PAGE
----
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Workplace Injury Management


Workplace Injury Management

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by Virginia “Ginnie” Halling, PT

When a worker sustains an injury on the job, a cascade of events begins that becomes increasingly challenging to manage as time goes on. As is well known, the workers’ compensation system is not an easy system to navigate. Rules and laws, as well as the interpretation of those rules and laws, can make even seemingly straightforward situations complex. Therefore, managing workplace injuries truly from the first minute is critical to keeping a worker gainfully and productively engaged, or even employed. Proper workplace injury management is likewise crucial in managing cost, as well as days away from work or restricted days.

For many employers across the United States, a shortage of qualified workers is reaching crisis level. Employers need their workers to be at work and as productive as possible. Employers depend on the healthcare system to get their employees back to work. Employees depend on the same healthcare system to get them “better” and not place them in harm’s way. Physicians are called upon to release their patients back to work as soon as possible, but the Hippocratic Oath underlies their professional existence. Therefore, they must also “do no harm” and protect the patients they serve.

The workers’ compensation system requires all of the parties mentioned above to work diligently to restore the worker to his/her pre-injury status and job. In spite of this directive, and in far too many instances, all of these parties are operating with an absence of adequate information about the functional/physical nature of the job to which the worker is to return. Even when the information is available, it is often not utilized in a timely manner.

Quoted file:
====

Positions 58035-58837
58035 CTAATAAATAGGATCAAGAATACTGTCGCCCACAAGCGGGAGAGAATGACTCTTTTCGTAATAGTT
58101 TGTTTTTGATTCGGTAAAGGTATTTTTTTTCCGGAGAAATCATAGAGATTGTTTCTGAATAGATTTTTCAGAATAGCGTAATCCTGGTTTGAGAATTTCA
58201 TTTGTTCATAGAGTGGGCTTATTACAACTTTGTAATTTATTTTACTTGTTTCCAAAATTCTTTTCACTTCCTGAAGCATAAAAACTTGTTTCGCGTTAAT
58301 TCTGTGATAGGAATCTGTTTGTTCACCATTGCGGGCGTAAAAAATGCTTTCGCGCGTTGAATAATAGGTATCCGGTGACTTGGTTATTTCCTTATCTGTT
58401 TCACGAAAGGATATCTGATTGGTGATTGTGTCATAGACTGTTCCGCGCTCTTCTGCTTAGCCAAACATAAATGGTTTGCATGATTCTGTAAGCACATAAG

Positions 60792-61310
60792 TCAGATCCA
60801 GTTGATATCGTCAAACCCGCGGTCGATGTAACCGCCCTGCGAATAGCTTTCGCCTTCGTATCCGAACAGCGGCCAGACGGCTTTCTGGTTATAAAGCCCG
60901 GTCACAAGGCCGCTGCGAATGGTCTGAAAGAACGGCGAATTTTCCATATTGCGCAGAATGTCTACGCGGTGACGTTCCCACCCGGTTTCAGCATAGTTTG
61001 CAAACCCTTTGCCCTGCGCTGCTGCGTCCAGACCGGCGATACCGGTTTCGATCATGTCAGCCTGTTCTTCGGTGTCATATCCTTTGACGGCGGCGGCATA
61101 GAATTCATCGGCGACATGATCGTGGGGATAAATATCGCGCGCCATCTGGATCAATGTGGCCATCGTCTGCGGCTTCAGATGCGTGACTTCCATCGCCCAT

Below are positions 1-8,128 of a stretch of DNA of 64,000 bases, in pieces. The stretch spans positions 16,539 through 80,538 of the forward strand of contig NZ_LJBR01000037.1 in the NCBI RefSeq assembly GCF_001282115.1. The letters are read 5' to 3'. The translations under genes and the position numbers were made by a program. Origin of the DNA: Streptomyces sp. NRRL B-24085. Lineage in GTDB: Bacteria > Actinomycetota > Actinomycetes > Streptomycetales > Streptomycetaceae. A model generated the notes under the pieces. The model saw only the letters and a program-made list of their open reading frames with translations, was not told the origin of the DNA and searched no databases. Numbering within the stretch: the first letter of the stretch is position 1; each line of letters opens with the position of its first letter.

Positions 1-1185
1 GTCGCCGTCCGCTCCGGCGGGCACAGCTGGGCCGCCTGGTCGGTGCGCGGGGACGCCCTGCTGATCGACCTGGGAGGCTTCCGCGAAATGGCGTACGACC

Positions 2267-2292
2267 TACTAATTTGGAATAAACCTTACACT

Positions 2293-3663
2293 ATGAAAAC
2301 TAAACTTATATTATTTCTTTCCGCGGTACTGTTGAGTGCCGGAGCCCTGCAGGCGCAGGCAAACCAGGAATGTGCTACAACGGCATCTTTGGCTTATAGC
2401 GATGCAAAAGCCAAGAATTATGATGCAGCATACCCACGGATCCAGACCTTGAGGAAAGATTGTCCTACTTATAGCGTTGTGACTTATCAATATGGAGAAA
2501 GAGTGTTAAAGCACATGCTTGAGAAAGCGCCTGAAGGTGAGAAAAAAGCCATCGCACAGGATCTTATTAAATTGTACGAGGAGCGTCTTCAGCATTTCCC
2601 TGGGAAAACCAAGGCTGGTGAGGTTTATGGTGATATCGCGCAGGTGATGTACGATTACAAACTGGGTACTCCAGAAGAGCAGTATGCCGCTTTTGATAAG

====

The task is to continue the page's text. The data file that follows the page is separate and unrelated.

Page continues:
Functional Ability: A Crucial Puzzle Piece

A major challenge is to secure adequate functional/physical information about the job and utilize this information early in the management of an injured worker. The worker’s functional abilities can be measured in frequent/timely intervals to keep return to work planning and goals as an integral part of managing the worker throughout medical intervention and recovery. This functional/physical information cannot be secured without the engagement of the employer. Employers can benefit from function-based job descriptions in a number of areas that assist with the successful management of their employees. Managing workplace injury is one.

The function-based job description can help all parties understand the job’s physical nature and communicate more effectively. It can open the door to effective, well-understood testing of workers’ functional abilities at any given point and communicating those abilities effectively. The planning process—especially, engaging the worker and supervisor in return to work planning—is particularly aided.

Historically, healthcare providers have not had this information and are used to having to estimate their patients’ work abilities. The healthcare provider turns to the injured worker for information in the absence of any other available information. If there is no other choice, the subjective report of the patient is all they have to go on. Work restrictions are a result of this approach. If the patient is reluctant, the cautious physician is left with little choice but to wait until convinced that recovery is complete and assume this means the worker is able to return to work full duty. This, for many reasons and with numerous combinations of factors at play, has proven to be a prolonged, expensive method.

As the employer must do their part, healthcare professionals also must do theirs. When called upon to release workers back to work (physicians), rehabilitate a worker for return to work (therapists), or recommend when return to work is safe (all), the healthcare professional must consider putting in place procedures that seek out this objective job information. Whether it is to insist that the insurer or case manager procure it, or provide the means to procure it (ie, offer to send a staff member out to perform the job analysis), healthcare providers should insist on receiving objective job information with adequate detail before answering questions about return to work. The healthcare professional is otherwise forced to provide an educated guess that he or she must defend. It is no wonder that some healthcare workers prefer to avoid the workers’ compensation system.

Comparing Subjective and Objective Models

So what does it look like when objective job information is engaged early in the process? Following is an example of a work injury case approached first from the subjective model, and secondly the objective model. This case presentation is intended to spark thinking, conversation, and perhaps debate.

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